Bonna

Bonna’s childhood is miles apart from the childhood that most children in our country experience. Her parents sold her shortly after her birth. Many parents in Bangladesh are so poor that they aren’t able to look after their newborn baby, and so they sell it, hoping that it will be better off elsewhere. Bangladeshi girls are often sold for a particular sum for work or prostitution, or they are married to those who are willing to pay. Bonna was sold to a man from the neighbourhood named Sharabet Shek, who didn’t have his own children.

Seven-year-old Bonna doesn’t like speaking about that time.  Her stepmother, who Sharabet married later, treated her very harshly – she beat her and shouted at her. Everything changed when Sharabet’s sister Jhuni visited them. Although Jhuni was very poor herself, when she saw what conditions Bonna had to grow up in, she decided to take her away from the harsh treatment, out of the southern region of Gopalgonj, and to the capital Dhaka.

By the way, Bonna’s name comes from this area. It actually means “a flood” in Bengali. And floods torture the southern region very often.

“She came to me, she was crying and begging me to take her with me. I knew that I couldn’t provide her with a nice home but I was convinced that I could give her love, which she needed so much,” Jhuni remembers about the time when Bonna first entered her life.

Bonna has had a new family for two years now – “Aunt” Jhuni and five siblings. Jhuni’s two oldest sons are already married, the other son and daughters live with her in one of the poor dwellings of the Dhaka slum Chalantika. Neither Jhuni nor any of her children have ever gone to school. There hasn’t been money for it. Jhuni works as a home help, her two daughters work in a textile factory, and the youngest son Rubel (12) sells fish at the local market. It is Rubel who has looked after Bonna during the day for two years now and who takes her to the market with him and looks after her while Jhuni is working as a home help.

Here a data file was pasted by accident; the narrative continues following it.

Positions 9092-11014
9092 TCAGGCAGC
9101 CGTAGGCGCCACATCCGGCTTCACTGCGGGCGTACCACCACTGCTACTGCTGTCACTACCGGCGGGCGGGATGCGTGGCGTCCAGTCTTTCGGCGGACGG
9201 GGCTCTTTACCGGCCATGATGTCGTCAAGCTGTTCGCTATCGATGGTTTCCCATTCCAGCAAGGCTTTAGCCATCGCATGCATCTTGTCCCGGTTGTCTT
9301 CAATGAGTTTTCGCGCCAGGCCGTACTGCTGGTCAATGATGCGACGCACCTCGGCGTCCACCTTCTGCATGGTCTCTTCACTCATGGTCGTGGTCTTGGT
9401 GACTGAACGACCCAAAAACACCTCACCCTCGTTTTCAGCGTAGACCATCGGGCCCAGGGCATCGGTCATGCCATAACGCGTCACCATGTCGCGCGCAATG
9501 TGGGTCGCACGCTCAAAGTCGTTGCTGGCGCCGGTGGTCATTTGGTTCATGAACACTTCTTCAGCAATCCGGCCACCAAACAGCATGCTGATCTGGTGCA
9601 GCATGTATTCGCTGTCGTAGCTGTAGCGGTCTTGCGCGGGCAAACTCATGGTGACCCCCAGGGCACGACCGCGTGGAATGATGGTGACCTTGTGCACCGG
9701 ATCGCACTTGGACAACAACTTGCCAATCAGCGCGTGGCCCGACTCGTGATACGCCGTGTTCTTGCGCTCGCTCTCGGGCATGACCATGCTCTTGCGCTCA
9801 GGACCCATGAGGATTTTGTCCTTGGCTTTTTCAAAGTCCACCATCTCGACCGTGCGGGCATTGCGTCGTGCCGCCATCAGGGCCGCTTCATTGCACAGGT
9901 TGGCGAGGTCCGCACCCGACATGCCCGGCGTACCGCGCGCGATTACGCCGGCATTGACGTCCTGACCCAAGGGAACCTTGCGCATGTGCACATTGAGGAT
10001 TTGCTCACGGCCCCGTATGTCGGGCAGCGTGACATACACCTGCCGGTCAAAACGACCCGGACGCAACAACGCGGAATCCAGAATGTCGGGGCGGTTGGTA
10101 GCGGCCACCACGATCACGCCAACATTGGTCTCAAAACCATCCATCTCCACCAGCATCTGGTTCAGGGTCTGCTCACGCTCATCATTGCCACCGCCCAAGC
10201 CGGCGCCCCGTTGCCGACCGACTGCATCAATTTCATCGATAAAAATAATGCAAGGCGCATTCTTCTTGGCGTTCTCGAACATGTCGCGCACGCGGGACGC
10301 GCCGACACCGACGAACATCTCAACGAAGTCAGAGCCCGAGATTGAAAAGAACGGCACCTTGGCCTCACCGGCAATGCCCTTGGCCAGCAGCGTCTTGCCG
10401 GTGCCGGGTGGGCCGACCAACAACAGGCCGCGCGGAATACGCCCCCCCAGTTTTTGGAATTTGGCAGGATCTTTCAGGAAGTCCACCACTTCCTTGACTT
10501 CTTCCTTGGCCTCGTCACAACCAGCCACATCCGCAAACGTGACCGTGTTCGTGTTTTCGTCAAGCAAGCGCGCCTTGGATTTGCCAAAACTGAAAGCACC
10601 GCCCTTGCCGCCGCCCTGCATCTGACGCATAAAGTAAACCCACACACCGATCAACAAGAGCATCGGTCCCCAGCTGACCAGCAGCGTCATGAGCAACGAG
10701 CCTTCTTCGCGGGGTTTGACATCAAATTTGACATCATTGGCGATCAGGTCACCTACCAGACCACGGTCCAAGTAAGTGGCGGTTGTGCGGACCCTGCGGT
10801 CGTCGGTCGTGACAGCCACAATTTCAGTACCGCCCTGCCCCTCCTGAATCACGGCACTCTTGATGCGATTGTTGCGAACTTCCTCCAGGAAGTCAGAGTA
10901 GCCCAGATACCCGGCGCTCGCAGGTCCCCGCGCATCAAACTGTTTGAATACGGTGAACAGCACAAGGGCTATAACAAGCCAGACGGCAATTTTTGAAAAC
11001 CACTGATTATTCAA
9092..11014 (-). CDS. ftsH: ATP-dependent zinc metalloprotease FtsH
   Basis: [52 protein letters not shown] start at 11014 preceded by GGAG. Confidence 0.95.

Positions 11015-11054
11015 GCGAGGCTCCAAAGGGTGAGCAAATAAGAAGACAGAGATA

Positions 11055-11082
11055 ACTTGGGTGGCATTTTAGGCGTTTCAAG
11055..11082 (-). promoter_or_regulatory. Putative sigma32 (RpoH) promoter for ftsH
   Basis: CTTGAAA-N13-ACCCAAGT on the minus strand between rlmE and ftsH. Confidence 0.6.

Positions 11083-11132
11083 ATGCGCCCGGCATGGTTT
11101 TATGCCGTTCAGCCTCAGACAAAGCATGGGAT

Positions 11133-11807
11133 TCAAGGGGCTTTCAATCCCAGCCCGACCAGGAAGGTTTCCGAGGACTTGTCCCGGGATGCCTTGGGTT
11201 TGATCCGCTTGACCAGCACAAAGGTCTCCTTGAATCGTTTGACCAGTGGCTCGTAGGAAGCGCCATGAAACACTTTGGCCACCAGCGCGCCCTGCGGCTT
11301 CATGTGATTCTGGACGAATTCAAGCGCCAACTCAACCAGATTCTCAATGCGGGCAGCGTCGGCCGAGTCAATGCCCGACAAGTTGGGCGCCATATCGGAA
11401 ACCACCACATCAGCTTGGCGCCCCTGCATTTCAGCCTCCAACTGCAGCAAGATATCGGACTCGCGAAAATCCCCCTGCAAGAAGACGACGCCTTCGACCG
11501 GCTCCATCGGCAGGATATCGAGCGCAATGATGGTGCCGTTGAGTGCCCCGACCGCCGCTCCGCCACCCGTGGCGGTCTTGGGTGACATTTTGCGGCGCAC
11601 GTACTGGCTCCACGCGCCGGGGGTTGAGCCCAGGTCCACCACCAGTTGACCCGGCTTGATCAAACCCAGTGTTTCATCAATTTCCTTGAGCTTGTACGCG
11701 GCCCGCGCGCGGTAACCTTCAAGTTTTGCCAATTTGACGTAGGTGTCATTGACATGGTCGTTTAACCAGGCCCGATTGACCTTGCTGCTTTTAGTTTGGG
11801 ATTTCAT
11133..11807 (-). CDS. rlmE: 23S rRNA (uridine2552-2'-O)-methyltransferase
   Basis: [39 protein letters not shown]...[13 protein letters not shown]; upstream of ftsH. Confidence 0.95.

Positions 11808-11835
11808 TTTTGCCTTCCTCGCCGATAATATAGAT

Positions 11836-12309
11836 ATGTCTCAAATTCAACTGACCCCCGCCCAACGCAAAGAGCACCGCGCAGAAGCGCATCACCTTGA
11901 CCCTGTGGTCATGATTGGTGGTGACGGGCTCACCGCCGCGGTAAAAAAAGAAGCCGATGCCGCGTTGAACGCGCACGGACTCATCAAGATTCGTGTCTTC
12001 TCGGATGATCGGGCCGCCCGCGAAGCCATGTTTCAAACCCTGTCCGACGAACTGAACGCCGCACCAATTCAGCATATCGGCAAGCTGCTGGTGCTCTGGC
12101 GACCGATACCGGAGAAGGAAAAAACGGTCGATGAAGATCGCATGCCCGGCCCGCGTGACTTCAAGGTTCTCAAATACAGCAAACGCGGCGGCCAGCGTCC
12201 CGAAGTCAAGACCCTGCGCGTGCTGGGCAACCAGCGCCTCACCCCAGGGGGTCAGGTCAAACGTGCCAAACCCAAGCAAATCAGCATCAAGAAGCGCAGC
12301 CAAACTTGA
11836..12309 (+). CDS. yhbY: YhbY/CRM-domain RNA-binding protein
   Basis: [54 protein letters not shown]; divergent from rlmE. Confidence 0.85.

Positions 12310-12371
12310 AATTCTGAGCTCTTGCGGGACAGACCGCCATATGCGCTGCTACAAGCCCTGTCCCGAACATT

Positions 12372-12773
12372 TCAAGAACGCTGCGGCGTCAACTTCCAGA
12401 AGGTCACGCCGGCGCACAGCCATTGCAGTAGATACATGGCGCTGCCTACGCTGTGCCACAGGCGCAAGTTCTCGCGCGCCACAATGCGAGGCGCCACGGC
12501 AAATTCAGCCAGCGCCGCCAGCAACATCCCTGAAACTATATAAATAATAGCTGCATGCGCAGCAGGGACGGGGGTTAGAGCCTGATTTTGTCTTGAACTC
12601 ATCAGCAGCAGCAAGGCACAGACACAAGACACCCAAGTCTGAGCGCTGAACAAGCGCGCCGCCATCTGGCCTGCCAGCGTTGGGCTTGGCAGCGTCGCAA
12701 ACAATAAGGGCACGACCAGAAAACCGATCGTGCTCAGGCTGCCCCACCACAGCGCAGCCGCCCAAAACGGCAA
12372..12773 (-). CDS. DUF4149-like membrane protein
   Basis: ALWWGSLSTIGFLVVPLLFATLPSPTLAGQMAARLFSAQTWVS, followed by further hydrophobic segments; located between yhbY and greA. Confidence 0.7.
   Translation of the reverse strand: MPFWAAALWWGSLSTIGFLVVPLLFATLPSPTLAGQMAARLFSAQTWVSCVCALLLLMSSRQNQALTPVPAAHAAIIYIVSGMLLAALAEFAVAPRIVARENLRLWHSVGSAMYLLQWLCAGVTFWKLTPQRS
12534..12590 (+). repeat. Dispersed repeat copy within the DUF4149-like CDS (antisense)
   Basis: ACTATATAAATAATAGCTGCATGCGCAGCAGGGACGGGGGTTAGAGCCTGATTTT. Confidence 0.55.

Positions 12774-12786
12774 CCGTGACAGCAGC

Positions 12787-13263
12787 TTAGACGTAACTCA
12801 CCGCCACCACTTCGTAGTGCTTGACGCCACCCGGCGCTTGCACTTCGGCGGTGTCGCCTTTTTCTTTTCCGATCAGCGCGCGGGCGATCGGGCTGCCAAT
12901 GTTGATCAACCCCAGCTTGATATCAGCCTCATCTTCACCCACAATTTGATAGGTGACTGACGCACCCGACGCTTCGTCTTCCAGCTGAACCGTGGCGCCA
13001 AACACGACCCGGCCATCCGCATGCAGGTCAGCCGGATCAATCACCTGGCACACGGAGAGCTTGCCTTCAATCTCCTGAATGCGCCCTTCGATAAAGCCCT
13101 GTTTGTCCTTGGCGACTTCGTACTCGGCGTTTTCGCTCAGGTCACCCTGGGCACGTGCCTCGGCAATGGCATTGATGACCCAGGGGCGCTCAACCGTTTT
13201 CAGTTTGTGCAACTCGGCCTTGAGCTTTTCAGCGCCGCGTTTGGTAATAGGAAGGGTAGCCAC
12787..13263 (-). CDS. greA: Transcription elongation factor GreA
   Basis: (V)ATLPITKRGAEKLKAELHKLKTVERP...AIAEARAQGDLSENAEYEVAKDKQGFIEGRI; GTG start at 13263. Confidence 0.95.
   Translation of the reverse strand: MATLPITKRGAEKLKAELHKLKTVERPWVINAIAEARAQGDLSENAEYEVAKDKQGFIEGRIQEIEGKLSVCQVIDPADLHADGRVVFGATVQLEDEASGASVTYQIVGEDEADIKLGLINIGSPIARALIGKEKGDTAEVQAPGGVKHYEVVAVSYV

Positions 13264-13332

Jhuni earns around 2,000 Bangladeshi Taka a month, around 500 CZK when converted. She uses two thirds of the sum for the rent, which the daughters and the son also contribute to, and the rest is needed for buying food. Jhuni cooks for everybody once a day: in the morning they eat pantha (a dish of the poor: boiled rice soaked with salt and chili overnight), in the afternoon they always have rice, dahl (boiled red lentils), and vegetables with chili peppers. The family doesn’t have money for anything else.

Eventually, fortune smiled on Bonna here in Chalantika. She received the opportunity to go to the slum centre ADRA, run by the organization ADRA CR and by the locals. Besides education, nutritious food and health care are guaranteed for Bonna here.

The girl really likes going there, she managed to learn the English and Bengali alphabet quickly and she can count up to twenty.  Her dream is to become a teacher one day, like her idol – the teacher Happy from the ADRA centre. Although Bonna can only recognize individual letters and cannot build the whole words yet, she is fascinated by books. She likes leafing through them, looking at pictures and explaining what is written in them to other children. She also likes playing in the street with other friends that she made at school. Sometimes they visit each other at home.

She has learnt many things at school and then she has applied them all at home too. She listens to the others, she learns, she dreams about the future. She feels that the teachers like her. “I put all my effort into taking care of these children, teaching them and helping them to get a sound foundation for the future life,” Happy, one of the centre’s teachers, says. “Bonna is very intelligent and inquisitive – she quickly learns other letters from the older ones and she puts together the first words. She also has a very kind and friendly nature, she is funny and her smile brightens up the whole class. I’m really glad that she attends our centre and that she can find the background here, which she didn’t get in her early childhood.”

Jhuni believes that Bonna will continue attending school and that an easier life than she has had herself is awaiting Bonna in the future. She is convinced that education can help this. “Please, keep on supporting her. I really wish she would be happy,” the woman asks Czech donors and thanks for the present help. 

Thank you for your support!

                 

   

Čalantika ADRA

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